Although print statements may continue to be used in conjunction with debugging in a C programming language environment, embodiments of the present invention enables faster firmware debugging, since the developer need not modify code and rebuild or re-burn ROMs until final testing. Also, use of embodiments of the present systems and methods alleviates the need for expensive test equipment such as bus analyzers and In Target Probes (ITPs). Thus, in accordance with embodiments of the present invention, inexpensive legacy workstations with serial ports are typically sufficient for debugging host systems.
Both debugger 102 and simulator 104 of an embodiment of the present invention each provide Unix InterProcess Communication (IPC) mechanism such as the illustrated “named-pipes” interface, but these named pipes are incompatible communication mechanisms. Named pipes may be used for IPC where there is a process, task or program at each end of the pipe. As illustrated in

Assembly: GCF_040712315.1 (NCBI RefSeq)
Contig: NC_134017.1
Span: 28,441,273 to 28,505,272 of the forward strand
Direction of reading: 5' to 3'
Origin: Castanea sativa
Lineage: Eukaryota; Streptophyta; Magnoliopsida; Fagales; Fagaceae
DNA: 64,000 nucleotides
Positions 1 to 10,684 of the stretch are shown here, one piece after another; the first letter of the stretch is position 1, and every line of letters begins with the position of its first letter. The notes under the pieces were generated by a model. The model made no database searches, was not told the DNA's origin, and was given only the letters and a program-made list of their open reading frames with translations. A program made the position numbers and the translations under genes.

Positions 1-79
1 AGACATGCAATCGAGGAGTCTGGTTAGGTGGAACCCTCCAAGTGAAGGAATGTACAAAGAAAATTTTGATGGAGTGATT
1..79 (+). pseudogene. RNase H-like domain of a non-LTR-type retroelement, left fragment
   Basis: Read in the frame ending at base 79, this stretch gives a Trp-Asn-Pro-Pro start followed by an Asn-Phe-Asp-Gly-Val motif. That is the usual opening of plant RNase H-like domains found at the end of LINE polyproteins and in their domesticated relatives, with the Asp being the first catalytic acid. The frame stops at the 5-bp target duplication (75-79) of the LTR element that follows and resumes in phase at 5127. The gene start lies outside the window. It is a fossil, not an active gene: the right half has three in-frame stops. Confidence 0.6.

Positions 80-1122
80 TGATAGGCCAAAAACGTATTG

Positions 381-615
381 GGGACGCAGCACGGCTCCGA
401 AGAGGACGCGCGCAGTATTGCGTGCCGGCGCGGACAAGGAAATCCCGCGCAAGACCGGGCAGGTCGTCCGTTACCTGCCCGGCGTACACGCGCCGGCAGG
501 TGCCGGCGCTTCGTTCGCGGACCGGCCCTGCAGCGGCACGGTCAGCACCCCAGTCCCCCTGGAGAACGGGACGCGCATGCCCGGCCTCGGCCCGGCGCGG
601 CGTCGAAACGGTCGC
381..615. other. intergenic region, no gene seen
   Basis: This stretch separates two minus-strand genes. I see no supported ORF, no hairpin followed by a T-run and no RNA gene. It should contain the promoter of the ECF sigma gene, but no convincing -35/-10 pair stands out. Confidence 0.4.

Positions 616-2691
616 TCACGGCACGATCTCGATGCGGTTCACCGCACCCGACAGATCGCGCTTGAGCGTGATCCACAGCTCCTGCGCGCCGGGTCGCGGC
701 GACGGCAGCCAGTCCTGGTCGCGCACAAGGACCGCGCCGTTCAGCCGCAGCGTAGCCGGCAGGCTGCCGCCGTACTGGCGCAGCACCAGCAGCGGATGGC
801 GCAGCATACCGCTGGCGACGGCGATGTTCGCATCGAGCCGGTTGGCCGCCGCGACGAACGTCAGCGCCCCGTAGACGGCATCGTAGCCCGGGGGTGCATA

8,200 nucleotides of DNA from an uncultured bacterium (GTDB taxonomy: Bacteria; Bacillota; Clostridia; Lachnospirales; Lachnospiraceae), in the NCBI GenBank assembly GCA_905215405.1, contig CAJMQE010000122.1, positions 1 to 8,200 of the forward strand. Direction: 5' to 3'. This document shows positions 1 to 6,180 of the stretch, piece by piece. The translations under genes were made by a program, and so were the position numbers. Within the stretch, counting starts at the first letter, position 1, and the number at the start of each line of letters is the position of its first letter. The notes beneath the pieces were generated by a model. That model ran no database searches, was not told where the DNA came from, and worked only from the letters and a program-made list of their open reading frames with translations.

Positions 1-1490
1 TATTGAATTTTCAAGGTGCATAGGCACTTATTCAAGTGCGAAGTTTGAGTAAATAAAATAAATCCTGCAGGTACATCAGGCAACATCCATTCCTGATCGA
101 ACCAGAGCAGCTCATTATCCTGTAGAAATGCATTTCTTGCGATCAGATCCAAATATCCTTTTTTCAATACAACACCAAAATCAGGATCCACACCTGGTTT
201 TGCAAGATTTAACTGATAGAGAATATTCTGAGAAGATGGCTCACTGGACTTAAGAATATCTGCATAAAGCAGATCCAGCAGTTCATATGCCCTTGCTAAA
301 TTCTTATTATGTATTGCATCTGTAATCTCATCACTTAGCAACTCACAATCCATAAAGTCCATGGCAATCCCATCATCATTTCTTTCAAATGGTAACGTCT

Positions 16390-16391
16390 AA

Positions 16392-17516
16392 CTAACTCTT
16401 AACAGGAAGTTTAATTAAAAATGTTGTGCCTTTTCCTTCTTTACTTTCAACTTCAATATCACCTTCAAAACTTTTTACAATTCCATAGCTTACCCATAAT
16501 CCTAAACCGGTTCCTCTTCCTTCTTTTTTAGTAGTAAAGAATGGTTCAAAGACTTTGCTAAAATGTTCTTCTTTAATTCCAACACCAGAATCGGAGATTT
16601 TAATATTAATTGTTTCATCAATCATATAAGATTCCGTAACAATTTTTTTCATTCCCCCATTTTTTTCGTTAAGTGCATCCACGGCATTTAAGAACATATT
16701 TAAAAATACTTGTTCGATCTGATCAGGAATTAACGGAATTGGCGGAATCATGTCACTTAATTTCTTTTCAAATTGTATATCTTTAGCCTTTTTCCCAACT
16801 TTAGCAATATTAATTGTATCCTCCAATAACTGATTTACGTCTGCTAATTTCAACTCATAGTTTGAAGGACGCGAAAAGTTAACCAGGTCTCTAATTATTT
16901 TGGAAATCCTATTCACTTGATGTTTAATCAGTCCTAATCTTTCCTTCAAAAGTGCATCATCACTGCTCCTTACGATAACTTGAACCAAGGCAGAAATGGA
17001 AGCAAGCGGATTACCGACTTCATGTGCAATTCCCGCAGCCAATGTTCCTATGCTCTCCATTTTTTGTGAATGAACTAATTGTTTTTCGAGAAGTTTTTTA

GDB2sim may be used to act as a gateway between the two dissimilar communications protocols such as the illustrated named-pipe capabilities. In a debug environment, debugger 102 may be configured to communicate over a serial port. Simulator 104 may emulate a serial port or a Universal Asynchronous Receiver/Transmitter (UART) 108 using simulated serial output 111 and simulated serial input 112. Inserting GDB2sim gateway 101 between debugger 102 and simulator 104, enables GDB2sim gateway 101 to route debugger output via bi-directional named pipe 105 to the simulator input pipe 107, and routes simulator output via named pipe 106 to debugger input/output (I/O) pipe 105. Input and output named-pipes 106 and 107 communicate with a process, such as illustrated simulated UART 108. That process is typically a part of the simulator. Simulated UART 108 may then connect to debugger stub 113. This enables both GDB debugger 102 and hardware simulator 104 to run unmodified.